A committee of heavyweight economists and public sector leaders says that Brexit could lead to more resources for local authorities.
The Brexit Advisory Commission on Public Services, formed by the Chartered Institute of Public Finance and Accountancy (CIPFA), this week released five key demands to ensure Brexit creates opportunities for public finance.
The commission will be chaired by former MP and former Treasury special adviser Julia Goldsworthy, it has been announced.
Goldsworthy said: “Brexit’s impact will be felt across the sector, from Whitehall to town hall, affecting everything from staffing and funding, to procurement and taxation.
“It is truly a transformative moment that will not only pose challenges to the sector, but also has the potential to be a catalyst for much-needed public service reform.”
The commission, which also boasts Paul Johnson, director of the Institute for Fiscal Studies, said that powers and resources repatriated from the EU to the UK should not simply be relocated in central government.
It said: “There is an opportunity to shift power and resources out into devolved nations and regions with each country to boost local economies and promote inclusive growth. Any new government must examine how this can be achieved by consulting local services.”
The commission added that Brexit could present opportunities to pursue public service reform.
It said: “Any new government should commit to scrutinising European Union public service regulations and policies that are known to be inefficient and readapt them to be more effective.
“By doing this, Brexit will be a catalyst for reform rather than an obstacle.”
The commission also called for the creation of a dedicated sub-committee of the Exiting the European Union cabinet committee to examine the implications for public services of any Brexit deal, which would feed into the work of UK officials negotiating with Brussels.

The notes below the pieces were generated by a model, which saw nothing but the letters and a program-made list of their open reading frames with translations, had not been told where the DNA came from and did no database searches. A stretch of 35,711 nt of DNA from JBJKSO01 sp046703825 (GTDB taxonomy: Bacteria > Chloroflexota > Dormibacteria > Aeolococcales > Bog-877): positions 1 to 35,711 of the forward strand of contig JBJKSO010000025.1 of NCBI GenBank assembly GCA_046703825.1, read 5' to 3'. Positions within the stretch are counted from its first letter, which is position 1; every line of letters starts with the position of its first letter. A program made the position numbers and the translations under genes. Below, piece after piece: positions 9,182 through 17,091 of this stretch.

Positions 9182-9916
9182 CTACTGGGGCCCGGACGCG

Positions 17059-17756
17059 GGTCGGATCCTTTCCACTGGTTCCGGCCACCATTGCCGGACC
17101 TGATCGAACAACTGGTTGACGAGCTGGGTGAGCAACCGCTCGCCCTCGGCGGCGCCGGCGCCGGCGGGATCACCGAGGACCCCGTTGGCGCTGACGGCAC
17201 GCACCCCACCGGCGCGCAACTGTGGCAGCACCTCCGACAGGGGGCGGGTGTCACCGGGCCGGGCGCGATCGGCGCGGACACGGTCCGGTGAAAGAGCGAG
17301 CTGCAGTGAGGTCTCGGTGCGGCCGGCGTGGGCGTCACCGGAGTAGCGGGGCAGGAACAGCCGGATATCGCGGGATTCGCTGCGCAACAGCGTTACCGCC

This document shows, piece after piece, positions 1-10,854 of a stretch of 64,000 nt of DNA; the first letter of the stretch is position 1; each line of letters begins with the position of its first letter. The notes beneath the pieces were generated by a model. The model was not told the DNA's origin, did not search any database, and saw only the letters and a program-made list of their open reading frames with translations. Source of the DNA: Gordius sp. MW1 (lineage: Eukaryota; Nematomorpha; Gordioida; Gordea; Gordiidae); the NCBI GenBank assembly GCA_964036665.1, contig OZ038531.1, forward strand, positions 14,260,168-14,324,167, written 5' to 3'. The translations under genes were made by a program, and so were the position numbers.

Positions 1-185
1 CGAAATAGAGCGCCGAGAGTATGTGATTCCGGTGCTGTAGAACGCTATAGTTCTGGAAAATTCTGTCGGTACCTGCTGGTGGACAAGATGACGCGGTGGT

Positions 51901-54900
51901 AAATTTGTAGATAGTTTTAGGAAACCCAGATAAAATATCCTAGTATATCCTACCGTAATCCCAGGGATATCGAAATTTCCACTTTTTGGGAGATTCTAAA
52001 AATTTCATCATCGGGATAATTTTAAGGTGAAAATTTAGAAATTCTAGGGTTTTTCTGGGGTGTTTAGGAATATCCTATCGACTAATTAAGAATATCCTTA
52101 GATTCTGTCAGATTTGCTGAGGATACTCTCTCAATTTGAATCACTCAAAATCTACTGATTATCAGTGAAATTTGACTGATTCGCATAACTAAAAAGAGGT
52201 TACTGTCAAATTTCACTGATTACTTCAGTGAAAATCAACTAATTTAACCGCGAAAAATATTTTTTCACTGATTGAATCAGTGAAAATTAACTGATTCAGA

The next government should also introduce short-term measures to help public services suffering from uncertainty during the talks, the commission recommended.
It said: “For instance, uncertainty over the rights of EU citizens and the fall in the value of the pound may lead to a change in migration flows into the UK which could cause unfilled vacancies in the sector to increase.”
Rob Whiteman, chief executive of CIPFA, said: “There will be no second chances at making Brexit work for public services and the communities that depend on them.
“To ensure the impact on the sector is of high political importance, the commission will draw views from a variety of experts, policy bodies and professional organisations.”
Meanwhile, borrowing money from the European Investment Bank could get harder for UK local authorities, according to a report in the Guardian newspaper.
The paper said that the EIB board had agreed to seek greater assurances than at present when funding UK projects. This will include whether projects conform to EU environmental protection standards.
An EIB source told the paper: “The decision that was taken by the management board was to continue engagement in the UK, but look carefully to make sure of our long-term investments both on the infrastructure side and equity side, where lending agreed now will continue after the withdrawal date.”